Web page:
Cassoulet, s’il vous plaît: Thanksgiving leftover Cassoulet

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It’s two days past Thanksgiving here in the States, and in my house, we’re still eating leftovers. Unfortunately, we’ve run out of the delicious sides and are left with a plethora of turkey. What to do….what to do? So today, in a last nod to France, I’m giving you some help on how to use those leftover turkey bits if you’re looking for a different flavor combination than parsley, sage, rosemary and thyme.

As you can probably tell from what I’ve made thus far, a lot of the recipes that come out of France are cooked low and slow, giving the flavors lots of time to develop. Today’s is no different.  Cassoulet, when made properly, takes hours, even days to make.  The cook usually preps all the ingredients separately, soaking the dry beans overnight and slow braising whatever meat is chosen.  For my purposes, I found a simplified recipe developed by renowned chef of The French Laundry, Thomas Keller.  I figure that while some of old world technique is lost, if Thomas Keller thinks this slow cooker method adequately does the job, who am I to argue?

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Served with a bit of shaved cheese

For those of you not in the know (as I was not previously), cassoulet is pretty much just a combination of beans baked with meat.  As with most dishes, each region has it’s own version and the traditional southern France twist has pork and sausages, but can really be made with any meat available. To utilize leftover turkey, I’m throwing that in rather than using a whole pork loin or other meat.  While this may cut down on some of the flavor gained from slow cooking the beans and meat together, I think it’ll be just fine.  Also, Mr. Keller is okay with using canned beans, and therefore, so am I.  The whole things takes about 5 hours, and tonight, is done just in time for kickoff.  The resultant meal is actually a lot like a chili in consistency and heartiness and will give me the requisite energy to cheer my team to what will hopefully be a decisive victory (My alma mater, Notre Dame is playing the University of Spoiled Children in the last game of the season. A win will take us to the National Championship. I’m a bit on edge…).  Perfect for fall, perfect for winter, perfect for a tailgate, perfect for tonight.  GO IRISH.

This makes a lot. Like, a whole crock pot full.

 

This is smoked rib bacon that Mama Buddha picked up for me. Isn’t it pretty?

Cassoulet
Serves 8
Hearty and meaty French bean stew
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Ingredients
  1. approximately 2 cups of chopped, leftover cooked turkey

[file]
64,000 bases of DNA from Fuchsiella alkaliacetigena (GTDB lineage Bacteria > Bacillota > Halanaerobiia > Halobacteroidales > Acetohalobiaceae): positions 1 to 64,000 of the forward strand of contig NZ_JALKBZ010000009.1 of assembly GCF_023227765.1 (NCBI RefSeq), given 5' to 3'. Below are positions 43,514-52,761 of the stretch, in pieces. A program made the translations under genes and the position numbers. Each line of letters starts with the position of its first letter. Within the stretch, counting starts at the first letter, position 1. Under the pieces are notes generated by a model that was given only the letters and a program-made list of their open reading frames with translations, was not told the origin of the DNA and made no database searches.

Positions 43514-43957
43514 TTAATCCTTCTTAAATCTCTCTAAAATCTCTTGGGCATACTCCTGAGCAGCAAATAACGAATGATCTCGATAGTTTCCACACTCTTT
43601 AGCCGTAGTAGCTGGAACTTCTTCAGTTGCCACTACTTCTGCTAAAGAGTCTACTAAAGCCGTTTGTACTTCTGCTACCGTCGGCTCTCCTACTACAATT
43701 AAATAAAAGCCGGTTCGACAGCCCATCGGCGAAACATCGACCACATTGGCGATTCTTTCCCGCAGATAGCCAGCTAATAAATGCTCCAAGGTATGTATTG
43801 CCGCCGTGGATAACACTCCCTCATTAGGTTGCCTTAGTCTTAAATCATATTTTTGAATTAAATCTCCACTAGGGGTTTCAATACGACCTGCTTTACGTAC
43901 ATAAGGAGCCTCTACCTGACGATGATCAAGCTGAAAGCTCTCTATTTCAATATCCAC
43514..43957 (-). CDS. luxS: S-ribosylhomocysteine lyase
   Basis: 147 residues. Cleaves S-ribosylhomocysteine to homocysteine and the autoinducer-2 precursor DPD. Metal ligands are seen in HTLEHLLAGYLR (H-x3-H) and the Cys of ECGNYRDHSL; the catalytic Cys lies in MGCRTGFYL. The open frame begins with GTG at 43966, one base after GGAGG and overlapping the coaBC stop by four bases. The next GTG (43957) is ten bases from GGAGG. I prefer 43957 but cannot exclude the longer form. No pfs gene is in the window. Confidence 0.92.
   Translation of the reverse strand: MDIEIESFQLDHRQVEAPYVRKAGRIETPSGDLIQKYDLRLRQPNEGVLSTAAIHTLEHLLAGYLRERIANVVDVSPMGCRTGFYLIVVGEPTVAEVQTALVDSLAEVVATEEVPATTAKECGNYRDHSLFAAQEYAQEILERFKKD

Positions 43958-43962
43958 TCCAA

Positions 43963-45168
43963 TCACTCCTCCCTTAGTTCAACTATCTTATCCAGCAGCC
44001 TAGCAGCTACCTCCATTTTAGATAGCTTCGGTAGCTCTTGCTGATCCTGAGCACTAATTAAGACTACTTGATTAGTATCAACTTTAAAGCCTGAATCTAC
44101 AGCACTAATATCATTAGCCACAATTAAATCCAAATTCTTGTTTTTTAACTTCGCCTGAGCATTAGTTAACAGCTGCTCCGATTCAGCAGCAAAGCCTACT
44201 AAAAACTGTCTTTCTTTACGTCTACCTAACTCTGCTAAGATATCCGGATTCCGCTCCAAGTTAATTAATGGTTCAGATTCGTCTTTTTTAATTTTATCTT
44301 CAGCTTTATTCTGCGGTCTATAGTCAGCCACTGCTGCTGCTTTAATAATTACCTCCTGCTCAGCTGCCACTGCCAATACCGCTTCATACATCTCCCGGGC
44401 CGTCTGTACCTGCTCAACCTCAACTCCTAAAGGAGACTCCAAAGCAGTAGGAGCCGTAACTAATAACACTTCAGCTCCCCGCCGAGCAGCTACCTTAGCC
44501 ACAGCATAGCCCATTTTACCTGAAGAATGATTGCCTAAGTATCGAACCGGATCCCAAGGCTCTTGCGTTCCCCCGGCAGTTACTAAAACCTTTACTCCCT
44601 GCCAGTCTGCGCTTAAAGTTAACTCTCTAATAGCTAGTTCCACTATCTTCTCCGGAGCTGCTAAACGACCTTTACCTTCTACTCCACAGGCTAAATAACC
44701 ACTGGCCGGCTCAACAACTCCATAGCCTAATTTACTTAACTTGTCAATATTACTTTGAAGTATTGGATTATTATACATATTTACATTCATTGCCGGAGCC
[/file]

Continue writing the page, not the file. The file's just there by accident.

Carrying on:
2. 2 TB olive oil
  3. 1 cup panko breadcrumbs
  4. 4 ounces thick cut bacon, cut into 1/2 inch strips
  5. 2 cups coarsely chopped yellow onions
  6. 1 cup dry white wine, like Savignon Blanc
  7. 2 TB tomato paste
  8. 17 ounce can of peeled Italian plum tomatoes, drained and coarsely chopped
  9. 1 cup turkey stock (or chicken stock)
  10. 6 cups cooked Great Northern Beans (about 4 cans), rinsed and drained
  11. 3 smoked chorizo or garlic sausage links (mine were not cooked)
  12. 1/2 head garlic
  13. 1/4 cup fresh parsley
  14. salt and pepper
  15. Crusty bread, for serving
Instructions
  1. In a somewhat deep pan, combine the oil and panko crumbs. Cook, stirring constantly, until the panko is toasted and golden, about 4-6 minutes. Season with salt and pepper and set aside.
  2. Add the bacon to the pan and cook until crisp on both sides, about 5 miuntes. Drain on paper towels and set aside.
  3. Cut the sausages on a wide bias and cook in the pan until almost cooked, about 5 minutes total. Transfer to a platter.
  4. Add the onions and about 1/2 tsp salt to the pan, stirring occasionally until golden brown and soft, about 7 minutes. Add the wine and simmer until reduced by half, about 8 minutes. Stir in the tomato paste, the tomatoes and broth. Remove from heat, add the beans, bacon, sausage and garlic.
  5. Add the entire mixture to the slow cooker base. Cook on low about 5-6 hours. (Since the only thing that really needs to be cooked through fully is the sausage, it probably doesn't even need this long, but again, the longer you cook, the more developed the flavor will be).
Notes
  1. Mama Buddha suggests not mixing in the panko individually rather than in the mixture as a whole. I think that it serves to absorb some of the liquid and mom likes her chili a bit soupy, so just an alternative to consider.
Adapted from Thomas Keller
Adapted from Thomas Keller
The Hungary Buddha Eats the World http://thehungarybuddha.com/

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Note: This post has been updated from its original with the addition of exponentially better photos.  The content remains the same. 

 

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2 Comments

  1. In your note about the panko, do you mean to just add it in rather than mixing it with oil? I have all the ingredients, and am planning to make it today. Yum.

    • Hi Bea! Thanks for stopping by! Sorry for the confusion- definitely cook the panko in the oil regardless. However, at the end when serving, you can opt to mix it into the whole pot at the end, or sprinkle it individually on the bowls. Does that help? Let me know if you need more tips- enjoy, this is one of my favorite dishes of all time!

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